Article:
"We had a hellish time getting booked in Austin," said Daily, the grandson of George Jones mentor Pappy Daily. "Finally, James White gave us a shot at the Broken Spoke, and we started building up a following."

Foote recalled that Spoke debut, opening for Alvin Crow and the Pleasant Valley Boys.

"We got everybody from Cheatham Street to cheer us on, so Mr. White would think we were a big draw," he said.

White booked the band once a month for $400 to $500 a gig.

Unlike his bandmates, Strait was married and had a young child to support when he joined the band. Growing up, he loved working on his family's ranch near Big Wells, so Strait had a tough decision to make when he graduated from college in 1977 and was offered a job with an agriculture company in Uvalde.

"He had the ambition to be what he is now," Daily said, "so he decided to give the music business one more shot."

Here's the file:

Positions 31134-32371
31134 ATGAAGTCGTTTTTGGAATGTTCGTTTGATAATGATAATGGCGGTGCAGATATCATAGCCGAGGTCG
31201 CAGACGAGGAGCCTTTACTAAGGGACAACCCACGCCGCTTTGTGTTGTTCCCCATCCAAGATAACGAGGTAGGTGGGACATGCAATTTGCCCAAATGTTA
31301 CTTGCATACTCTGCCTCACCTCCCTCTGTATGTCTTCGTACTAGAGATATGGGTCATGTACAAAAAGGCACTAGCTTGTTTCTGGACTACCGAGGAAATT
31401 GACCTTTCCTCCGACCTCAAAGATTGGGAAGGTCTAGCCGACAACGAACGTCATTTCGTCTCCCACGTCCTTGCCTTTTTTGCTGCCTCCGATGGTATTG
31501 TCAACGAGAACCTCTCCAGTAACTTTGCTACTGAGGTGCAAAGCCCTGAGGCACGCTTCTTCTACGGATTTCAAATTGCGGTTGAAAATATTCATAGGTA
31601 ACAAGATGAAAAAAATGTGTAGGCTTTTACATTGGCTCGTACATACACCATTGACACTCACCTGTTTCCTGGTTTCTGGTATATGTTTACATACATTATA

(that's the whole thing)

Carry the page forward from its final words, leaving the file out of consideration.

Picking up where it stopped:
In the summer of '77, Cheatham Street Warehouse owner Kent Finlay, songwriter Daryl Staedtler and Strait drove a two-seat cargo van from San Marcos to Nashville, Tenn., taking turns sleeping on the Army cot in the back.

"George really needed a record deal," Finlay said, "so we loaded up 10 cases of Coors beer and brought a six-pack to each label. You couldn't get Coors in Nashville back then, so it made it easier to get a foot in the door."

Ironically, Strait got his big break in San Marcos, when the band played at Erv Woolsey's Prairie Rose nightclub in the late '70s. After about a year of running the club, Houston native Woolsey returned to his job at MCA Nashville, where he persuaded the other execs to sign the singer from San Marcos. Woolsey eventually quit his label job to manage Strait, who rarely does interviews and could not be reached for this story.